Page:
Such algorithms are extremely powerful tools to identify potential links between individual records and are vital to constructing convict lives, however the links created cannot always be completely relied upon.

Below are alternative timelines for each James Littleton:

James Littleton (1)

1815/6: Born

09/04/1829 (aged 13): Found not guilty of pocket-picking

28/10/1830 (aged 14): Appears as a witness in a trial of two 14 year olds who stole snuff boxes and pipes – involved but not convicted

18/10/1832 (aged 16): Found guilty of stealing food – sentenced to one month in prison

29/11/1832 (aged 17): Found guilty of stealing cigars – transported for 7 years

20/12/1832: Sailed to Van Diemen’s Land aboard the Lotus

16/05/1833 (aged 18): Arrives in Van Diemen’s Land

06/06/1833: Given 12 lashes on the back for being ‘absent without leave’ and for showing insolence to a ‘Mr Pearson’

16/07/1838: Disobeyed orders and showed highly improper conduct for allowing a servant to be drinking in a hut with two female prisoners until one of them was drunk. Sent to a Road Party on probation 21st July 1838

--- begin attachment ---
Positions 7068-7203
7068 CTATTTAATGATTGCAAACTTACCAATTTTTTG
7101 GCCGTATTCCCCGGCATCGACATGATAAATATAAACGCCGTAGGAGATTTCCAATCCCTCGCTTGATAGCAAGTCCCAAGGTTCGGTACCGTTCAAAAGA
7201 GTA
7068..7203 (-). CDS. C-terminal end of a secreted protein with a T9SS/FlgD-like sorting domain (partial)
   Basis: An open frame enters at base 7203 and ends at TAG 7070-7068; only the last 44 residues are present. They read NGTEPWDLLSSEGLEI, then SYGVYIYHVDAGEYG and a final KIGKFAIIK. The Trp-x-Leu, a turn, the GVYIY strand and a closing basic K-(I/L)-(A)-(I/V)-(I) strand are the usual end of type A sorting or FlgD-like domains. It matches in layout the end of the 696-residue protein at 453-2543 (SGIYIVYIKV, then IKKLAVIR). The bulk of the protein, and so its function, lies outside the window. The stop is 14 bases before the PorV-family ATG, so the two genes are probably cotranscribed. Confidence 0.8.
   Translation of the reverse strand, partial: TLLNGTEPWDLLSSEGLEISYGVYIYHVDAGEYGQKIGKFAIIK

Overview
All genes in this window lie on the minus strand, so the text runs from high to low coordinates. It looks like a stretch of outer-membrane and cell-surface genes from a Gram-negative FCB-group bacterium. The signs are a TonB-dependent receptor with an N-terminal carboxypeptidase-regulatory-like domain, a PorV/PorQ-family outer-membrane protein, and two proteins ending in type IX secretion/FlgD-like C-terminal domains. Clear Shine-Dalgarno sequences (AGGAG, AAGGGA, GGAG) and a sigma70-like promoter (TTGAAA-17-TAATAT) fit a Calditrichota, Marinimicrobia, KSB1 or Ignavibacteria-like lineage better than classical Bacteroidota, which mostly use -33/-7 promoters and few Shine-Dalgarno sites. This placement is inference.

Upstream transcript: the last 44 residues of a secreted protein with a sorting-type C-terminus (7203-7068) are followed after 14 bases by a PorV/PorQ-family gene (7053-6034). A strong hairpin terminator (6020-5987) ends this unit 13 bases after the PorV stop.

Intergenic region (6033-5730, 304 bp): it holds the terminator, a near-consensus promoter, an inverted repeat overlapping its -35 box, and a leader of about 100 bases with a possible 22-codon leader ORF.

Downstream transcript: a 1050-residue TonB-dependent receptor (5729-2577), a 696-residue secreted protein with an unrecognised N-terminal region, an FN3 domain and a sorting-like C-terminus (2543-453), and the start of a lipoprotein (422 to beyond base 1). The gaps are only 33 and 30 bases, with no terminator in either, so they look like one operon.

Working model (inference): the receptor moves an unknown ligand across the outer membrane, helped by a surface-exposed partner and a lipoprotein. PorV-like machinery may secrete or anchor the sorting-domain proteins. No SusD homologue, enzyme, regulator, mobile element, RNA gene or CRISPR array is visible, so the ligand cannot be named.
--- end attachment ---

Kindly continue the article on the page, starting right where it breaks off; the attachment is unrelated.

From this point on his story is unclear. His conduct record is dated 12/05/1839 which suggests he was still in Van Diemen’s Land at this point but it gives little clue as to his life after the end of his sentence.

James Littleton (2)

1813: Born

1813-1839: Prior convictions – assaults on Police Officers and/or rape – also a possible trial in 1838

16/09/1839: Found guilty of stealing French beans – sentenced to six months in prison

23/11/1840 (aged 27): Tried at Old Bailey – found guilty of murder – transported to Van Diemen’s Land for life

09/12/1840: Held prisoner on the Prison Hulk Leviathan in Portsmouth

27/01/1841: Escaped from prison

28/09/1841: Transported to Van Diemen’s Land aboard the Tortoise

19/02/1842: Arrives at Van Diemen’s Land

31/12/1842: Executed at Hobart


[1] Robert Hughes, The Fatal Shore: A History of the Transportation of Convicts to Australia, 1787-1868 (Sydney, 1986), pp. 41-2.

[2] For a brief account of this hanging see Steve Harris, Solomon’s Noose: The True Story of Her Majesty’s Hangman of Hobart (Melbourne, 2015), Ch. 10.

What’s in a Name?: Details and Data Linkage

A year in to the Digital Panopticon project we have begun record linkage with some of our key sources relating to Transportation. With several innovative iterations of initial linkage completed, thanks to Jamie McLaughlin, we have been able to trace more than three quarters of those sent for transportation from the Old Bailey, linking them to their voyage details in the British Transportation Registers. For some, we have also been able to link onwards to the Convict Indents compiled for them on board convict ships and once they arrived in Australia. This iterative process has taught us much about the nature of our different record sets, and about the complex job of connecting them together.